Cisco Discovery Protocol (CDP)
Cisco Discovery Protocol (CDP) is a proprietary protocol designed by Cisco to help administrators collect information about both locally attached and remote devices. By using CDP, you can gather hardware and protocol information about neighbor devices, which is useful info for troubleshooting the network.CDP messages are generated every 60 seconds as multicast messages on each of its active interfaces.
The information shared in a CDP packet about a Cisco device includes the following:
- Name of the device configured with the hostname command
- IOS software version
- Hardware capabilities, such as routing, switching, and/or bridging
- Hardware platform, such as 2600, 2950, or 1900
- The layer-3 address(es) of the device
- The interface the CDP update was generated on
CDP allows devices to share basic configuration information without even configuring any protocol specific information and is enabled by default on all interfaces. CDP is a Datalink Protocol occurring at Layer 2 of the OSI model. CDP is not routable and can only go over to directly connected devices.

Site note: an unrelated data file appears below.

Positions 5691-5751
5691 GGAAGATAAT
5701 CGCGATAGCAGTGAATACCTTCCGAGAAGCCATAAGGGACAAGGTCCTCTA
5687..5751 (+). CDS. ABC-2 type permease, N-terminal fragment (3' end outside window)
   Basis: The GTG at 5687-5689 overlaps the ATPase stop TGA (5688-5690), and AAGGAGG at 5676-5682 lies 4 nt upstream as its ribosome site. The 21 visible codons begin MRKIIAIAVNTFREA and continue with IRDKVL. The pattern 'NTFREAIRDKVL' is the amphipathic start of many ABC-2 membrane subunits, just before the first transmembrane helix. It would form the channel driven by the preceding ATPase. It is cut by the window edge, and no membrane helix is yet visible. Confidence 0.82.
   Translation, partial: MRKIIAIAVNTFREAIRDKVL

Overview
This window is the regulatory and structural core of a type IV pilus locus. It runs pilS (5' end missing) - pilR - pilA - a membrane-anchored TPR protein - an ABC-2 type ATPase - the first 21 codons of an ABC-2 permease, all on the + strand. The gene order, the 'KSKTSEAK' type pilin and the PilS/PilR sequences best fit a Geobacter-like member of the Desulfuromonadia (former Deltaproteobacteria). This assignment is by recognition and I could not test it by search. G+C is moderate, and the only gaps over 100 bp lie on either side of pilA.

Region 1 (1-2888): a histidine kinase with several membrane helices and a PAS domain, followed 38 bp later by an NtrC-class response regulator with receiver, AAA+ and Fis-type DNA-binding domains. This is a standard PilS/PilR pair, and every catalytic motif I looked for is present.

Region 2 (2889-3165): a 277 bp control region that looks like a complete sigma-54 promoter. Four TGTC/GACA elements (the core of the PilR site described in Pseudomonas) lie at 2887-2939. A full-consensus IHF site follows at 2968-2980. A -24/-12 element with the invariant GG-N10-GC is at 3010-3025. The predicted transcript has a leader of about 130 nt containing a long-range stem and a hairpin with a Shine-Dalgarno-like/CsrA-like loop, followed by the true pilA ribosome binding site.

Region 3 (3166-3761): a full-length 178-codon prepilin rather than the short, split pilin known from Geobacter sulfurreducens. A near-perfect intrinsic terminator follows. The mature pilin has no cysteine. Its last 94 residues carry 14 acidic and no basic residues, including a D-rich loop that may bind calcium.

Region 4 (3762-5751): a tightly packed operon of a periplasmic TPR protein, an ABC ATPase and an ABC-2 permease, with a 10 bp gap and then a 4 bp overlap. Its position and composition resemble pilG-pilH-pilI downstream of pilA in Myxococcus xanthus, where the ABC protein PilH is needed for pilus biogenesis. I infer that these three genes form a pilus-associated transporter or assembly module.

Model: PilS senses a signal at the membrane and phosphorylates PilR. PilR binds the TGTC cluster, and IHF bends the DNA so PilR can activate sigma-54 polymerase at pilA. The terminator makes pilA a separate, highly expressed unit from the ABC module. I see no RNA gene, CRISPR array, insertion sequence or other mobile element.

CDP is enabled, by default, on all Cisco devices. CDP updates are generated as multicasts every 60 seconds with a hold-down period of 180 seconds for a missing neighbor.
|#cdp run||This command enables cdp globally|
|#no cdp run||turns off CDP for entire router (global config)|
|#no cdp enable||turns off CDP on specific interface|
|#sh cdp neighbor||shows directly connected neighbors|
|#sh cdp int||shows which interfaces are running CDP|
|#sh cdp int eth 0/0||show CDP info for specific interface|
|#sh cdp entry <cdp neighbor here>||shows CDP neighbor detail|
|#cdp timer 120||change how often CDP info is sent (default cdp timer is 60)|
|#cdp holdtime 240||how long to wait before removing a CDP neighbor (default CDP holdtime is 180)|
|#sh cdp run||shows if CDP turned on|